2009: Biggest victory yet in the Bay Area transportation planning process

The Bay Area’s regional transportation plan is a huge opportunity to shape the future of the nine-county region and our quality of life – and has been the centerpiece of TransForm’s work since we were founded. 

2009 represented an especially big year in terms of wins within the plan. TransForm, leading a powerful collation, successfully advocated for: a doubling of funding to ensure low-income communities can get to jobs and health care on transit; $5 million per year for regional Safe Routes to Schools grants; and $1 billion over 25 years to build the regional bike network.

2008 Bay Area designates millions to Climate Initiatives Program

After two years of advocacy by TransForm, the Bay Area’s Metropolitan Transportation Commission awarded $80 million for a first-in-the-nation program to fund innovative solutions that reduce emissions from driving. Especially gratifying: $28 million of the $80 million had been recommended for highway ramp meters, but the outcry from TransForm activists and our partners changed this. The program ultimately funded regional bikesharing, new ride-sharing apps, and a grant program for climate-focused Safe Routes to School programming.

2006 Great Communities Collaborative Launches

TransForm co-founded the Great Communities Collaborative to engage people in planning processes around the Bay Area with significant new growth happening near transit. The Great Communities Collaborative believes – and proves – that when planning genuinely involves residents in shaping their common future, new growth supports more affordable homes, parks, safer streets, local businesses, plus greater diversity and sustainability. 

The Great Communities Collaborative went on to become a national model with awards from the American Planning Association and recognition from White House officials on its unique and powerful approach to community engagement.

2005 The Bay Area adopts transit-oriented development policy

TransForm coordinated a campaign, with partners including Greenbelt Alliance and the Non-Profit Housing Association of Northern California, for a regional transit-oriented development policy. The policy requires cities to plan for new development near future public transportation stations before the city can receive funds for transit expansion projects.

Without supportive policies like these, major public transportation projects are often built without adding new homes, shops, and walkability nearby – a lost opportunity. 

2004 Contra Costa County brings a sprawl-busting program to life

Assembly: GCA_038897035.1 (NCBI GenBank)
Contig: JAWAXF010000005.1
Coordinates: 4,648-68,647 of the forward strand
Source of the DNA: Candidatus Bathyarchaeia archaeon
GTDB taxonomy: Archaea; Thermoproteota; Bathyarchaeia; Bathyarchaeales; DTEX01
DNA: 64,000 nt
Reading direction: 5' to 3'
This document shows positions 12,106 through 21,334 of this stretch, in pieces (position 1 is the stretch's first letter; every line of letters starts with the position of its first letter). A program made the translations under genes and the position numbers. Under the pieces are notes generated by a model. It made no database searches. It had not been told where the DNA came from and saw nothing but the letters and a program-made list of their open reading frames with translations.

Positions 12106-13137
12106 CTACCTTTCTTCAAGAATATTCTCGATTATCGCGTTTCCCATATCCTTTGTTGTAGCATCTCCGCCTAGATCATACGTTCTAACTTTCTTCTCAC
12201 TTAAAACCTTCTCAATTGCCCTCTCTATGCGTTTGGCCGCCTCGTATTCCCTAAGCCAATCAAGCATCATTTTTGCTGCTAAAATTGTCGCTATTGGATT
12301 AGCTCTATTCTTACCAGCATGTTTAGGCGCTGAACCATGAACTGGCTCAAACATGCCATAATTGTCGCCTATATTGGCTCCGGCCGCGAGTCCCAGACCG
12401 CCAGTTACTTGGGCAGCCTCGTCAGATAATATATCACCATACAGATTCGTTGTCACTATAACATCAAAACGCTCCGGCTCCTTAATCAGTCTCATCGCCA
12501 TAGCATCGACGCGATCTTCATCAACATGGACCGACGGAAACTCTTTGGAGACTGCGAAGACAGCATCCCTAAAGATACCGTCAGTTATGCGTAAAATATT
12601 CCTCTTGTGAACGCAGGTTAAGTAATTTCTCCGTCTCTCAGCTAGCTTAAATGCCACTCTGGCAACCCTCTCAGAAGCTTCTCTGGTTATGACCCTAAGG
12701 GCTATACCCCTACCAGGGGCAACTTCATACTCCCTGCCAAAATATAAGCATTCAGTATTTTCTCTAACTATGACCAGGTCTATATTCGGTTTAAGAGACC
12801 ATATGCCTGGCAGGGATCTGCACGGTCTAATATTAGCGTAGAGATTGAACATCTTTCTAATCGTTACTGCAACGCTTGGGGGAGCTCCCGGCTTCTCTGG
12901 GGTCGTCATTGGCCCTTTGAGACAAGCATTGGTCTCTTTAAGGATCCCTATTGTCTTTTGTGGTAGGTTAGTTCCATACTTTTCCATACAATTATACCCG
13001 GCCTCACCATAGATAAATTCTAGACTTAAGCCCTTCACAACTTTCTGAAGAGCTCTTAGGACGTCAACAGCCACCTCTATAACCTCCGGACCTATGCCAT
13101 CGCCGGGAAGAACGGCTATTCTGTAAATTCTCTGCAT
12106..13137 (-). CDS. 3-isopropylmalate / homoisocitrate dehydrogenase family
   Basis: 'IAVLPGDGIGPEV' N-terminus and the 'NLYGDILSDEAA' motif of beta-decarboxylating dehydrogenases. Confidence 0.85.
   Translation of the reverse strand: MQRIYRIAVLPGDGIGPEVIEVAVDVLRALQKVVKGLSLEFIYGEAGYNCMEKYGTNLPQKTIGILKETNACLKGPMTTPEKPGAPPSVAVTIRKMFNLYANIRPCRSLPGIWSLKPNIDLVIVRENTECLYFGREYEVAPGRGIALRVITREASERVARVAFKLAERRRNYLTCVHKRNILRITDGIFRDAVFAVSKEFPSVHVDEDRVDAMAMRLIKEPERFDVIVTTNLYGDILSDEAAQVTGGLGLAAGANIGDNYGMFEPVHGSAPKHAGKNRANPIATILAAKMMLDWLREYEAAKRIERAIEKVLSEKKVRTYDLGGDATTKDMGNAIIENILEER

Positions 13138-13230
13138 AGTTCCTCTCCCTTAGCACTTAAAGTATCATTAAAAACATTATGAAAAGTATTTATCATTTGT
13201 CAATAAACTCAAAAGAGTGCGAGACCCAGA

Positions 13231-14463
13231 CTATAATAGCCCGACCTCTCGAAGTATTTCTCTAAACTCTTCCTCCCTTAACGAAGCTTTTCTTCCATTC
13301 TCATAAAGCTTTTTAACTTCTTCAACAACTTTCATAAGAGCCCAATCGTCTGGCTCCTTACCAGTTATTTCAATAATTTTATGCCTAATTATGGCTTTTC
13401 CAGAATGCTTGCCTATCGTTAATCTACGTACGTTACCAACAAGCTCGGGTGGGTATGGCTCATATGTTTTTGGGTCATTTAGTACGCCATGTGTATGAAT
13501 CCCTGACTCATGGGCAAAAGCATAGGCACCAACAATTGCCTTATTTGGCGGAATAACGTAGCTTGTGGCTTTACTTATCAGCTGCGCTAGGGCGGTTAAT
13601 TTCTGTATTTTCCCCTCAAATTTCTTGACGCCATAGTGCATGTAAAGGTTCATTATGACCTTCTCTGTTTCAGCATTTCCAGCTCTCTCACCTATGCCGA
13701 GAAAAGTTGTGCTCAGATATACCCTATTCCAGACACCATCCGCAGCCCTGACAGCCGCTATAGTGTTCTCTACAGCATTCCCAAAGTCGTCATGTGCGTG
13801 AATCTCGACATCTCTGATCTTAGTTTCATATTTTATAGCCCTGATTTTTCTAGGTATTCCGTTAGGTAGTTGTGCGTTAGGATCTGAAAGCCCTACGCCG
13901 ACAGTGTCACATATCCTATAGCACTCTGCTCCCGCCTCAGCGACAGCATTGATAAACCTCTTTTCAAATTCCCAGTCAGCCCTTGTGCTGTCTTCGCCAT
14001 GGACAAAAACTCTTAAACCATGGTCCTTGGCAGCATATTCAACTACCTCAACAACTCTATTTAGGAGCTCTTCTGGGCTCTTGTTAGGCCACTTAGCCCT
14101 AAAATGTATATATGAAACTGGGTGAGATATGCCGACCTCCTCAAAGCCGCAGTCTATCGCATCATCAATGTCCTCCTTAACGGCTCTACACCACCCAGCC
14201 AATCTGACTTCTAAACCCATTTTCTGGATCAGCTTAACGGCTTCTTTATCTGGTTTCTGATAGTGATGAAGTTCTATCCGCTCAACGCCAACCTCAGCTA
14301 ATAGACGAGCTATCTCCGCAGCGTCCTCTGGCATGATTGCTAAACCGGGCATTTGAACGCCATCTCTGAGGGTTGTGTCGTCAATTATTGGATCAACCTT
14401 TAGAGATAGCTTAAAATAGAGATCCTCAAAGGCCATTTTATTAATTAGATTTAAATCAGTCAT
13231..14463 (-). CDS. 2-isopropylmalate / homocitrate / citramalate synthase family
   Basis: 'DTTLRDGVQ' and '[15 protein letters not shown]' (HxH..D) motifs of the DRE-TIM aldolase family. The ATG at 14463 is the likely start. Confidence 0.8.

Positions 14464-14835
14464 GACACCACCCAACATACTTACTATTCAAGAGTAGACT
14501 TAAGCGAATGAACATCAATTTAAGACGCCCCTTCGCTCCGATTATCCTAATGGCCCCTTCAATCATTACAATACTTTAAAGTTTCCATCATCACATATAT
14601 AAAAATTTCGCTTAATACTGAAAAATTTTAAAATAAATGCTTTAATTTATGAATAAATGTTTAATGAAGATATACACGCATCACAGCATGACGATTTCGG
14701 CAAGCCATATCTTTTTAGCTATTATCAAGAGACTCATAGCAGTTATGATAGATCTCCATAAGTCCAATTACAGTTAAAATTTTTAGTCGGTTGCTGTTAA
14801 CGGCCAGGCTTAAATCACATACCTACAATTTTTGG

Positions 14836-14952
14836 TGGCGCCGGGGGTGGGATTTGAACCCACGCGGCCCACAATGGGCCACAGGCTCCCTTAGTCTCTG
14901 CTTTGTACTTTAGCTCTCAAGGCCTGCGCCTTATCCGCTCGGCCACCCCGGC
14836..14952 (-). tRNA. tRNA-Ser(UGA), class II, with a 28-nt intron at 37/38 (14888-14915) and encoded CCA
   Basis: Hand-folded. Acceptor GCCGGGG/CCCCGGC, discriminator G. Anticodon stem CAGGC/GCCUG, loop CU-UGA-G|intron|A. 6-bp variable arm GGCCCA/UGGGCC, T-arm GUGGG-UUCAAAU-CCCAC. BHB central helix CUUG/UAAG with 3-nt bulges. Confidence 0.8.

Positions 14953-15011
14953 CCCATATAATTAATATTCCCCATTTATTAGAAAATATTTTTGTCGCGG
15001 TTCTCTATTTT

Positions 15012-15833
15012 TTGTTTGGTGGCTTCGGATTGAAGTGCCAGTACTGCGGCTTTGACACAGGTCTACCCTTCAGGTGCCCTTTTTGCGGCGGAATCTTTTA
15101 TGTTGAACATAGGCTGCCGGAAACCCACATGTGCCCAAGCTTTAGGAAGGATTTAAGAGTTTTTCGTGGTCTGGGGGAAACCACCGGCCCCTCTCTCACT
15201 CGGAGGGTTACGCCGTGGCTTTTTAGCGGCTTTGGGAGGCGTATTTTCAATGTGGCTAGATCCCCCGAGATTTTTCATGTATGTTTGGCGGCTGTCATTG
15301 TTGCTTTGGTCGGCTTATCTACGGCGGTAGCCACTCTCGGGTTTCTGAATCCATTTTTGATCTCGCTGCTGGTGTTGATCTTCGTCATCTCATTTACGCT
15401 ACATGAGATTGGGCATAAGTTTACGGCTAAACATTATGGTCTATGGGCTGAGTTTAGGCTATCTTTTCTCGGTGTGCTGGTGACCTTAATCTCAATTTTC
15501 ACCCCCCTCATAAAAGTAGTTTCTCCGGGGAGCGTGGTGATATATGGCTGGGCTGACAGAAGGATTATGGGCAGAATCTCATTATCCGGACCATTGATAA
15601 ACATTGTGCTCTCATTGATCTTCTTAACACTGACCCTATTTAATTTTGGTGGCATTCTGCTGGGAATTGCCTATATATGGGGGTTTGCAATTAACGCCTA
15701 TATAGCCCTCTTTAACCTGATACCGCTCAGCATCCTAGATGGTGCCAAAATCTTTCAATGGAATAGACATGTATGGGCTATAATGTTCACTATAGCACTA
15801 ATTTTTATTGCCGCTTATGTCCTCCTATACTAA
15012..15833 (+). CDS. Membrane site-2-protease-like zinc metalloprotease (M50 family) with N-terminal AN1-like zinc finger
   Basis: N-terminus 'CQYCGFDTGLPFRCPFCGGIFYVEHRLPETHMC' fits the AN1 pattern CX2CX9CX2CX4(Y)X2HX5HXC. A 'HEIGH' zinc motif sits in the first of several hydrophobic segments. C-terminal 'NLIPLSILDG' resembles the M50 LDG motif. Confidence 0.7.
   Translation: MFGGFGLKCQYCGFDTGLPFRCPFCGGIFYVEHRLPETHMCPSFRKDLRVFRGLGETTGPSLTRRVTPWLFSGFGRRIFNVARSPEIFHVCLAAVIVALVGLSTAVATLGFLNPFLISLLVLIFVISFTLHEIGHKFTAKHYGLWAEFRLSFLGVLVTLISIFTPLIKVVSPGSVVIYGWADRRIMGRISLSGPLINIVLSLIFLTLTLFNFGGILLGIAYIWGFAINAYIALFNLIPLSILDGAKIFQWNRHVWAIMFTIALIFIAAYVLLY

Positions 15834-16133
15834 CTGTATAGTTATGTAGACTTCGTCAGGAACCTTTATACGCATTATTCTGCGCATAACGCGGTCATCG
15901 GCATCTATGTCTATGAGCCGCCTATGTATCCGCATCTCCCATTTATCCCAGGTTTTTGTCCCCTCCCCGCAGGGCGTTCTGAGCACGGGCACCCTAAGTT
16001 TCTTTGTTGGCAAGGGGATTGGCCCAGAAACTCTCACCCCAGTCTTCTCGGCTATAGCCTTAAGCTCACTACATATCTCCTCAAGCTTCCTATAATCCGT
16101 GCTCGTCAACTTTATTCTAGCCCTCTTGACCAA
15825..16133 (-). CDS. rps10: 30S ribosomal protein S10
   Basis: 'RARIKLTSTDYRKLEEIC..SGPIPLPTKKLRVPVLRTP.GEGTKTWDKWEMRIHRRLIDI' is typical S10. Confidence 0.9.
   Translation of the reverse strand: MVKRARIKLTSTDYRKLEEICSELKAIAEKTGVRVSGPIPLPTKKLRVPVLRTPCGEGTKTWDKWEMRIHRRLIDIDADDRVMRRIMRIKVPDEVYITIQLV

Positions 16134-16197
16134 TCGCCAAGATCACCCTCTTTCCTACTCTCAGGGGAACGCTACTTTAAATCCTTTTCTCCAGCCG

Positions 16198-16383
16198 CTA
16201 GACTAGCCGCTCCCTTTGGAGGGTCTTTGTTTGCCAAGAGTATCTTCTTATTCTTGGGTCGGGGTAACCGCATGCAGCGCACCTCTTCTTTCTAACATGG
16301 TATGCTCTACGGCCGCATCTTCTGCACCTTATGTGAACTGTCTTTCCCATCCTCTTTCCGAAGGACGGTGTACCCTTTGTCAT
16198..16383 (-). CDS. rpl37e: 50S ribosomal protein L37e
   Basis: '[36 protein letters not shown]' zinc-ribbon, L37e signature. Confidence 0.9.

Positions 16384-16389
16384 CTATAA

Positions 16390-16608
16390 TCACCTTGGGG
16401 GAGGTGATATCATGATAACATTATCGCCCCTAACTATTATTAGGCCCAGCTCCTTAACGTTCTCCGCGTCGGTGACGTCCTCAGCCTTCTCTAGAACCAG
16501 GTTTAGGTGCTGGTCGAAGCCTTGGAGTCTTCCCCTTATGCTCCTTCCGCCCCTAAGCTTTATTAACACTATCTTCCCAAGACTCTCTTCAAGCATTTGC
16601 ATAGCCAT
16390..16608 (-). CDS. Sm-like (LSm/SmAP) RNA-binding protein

TransForm brought together 39 groups around the passage of Contra Costa County's transportation sales tax measure. Advocates successfully united around a strong plan that funded a first-of-its-kind smart growth program and designated $100 million for a Safe Transportation for Children program.

2004 Bay Area Voters Pass Regional Measure 2

TransForm, together with a powerful regional coalition, played a leading role in developing and passing the one-dollar bridge toll increase to fund transportation. Regional Measure 2 funds came to life across the Bay Area in ways from the All Nighter (buses that connect BART and Caltrain stations from 1 to 5 a.m.) to the first-in-the-nation Safe Routes to Transit grant program.

2000 Alameda country transportation sales tax yields $1b for transit, walking & biking

TransForm brought together a diverse coalition in Alameda County to win a new transportation sales tax measure, Measure B. Measure B dedicated 80% of funds to public transportation, paratransit, and bicycle/ pedestrian safety. It passed with an incredible 81% “yes” vote, while a similar measure in 1998 that divided environmental and social justice advocates failed with a 58% vote.

1998 Bay Area commits to creating a "smart growth blueprint"

TransForm, working with incredibly diverse partners, celebrated a landmark victory for the Bay Area. The Metropolitan Transportation Commission committed to creating "smart growth blueprint" to designate where investments and growth should – and shouldn’t – happen. Within a few years, other California region followed suit, with the Sacramento region creating a nationally-recognized plan. This type of blueprint planning ultimately becomes the basis for SB 375, California's landmark Sustainable Communities law.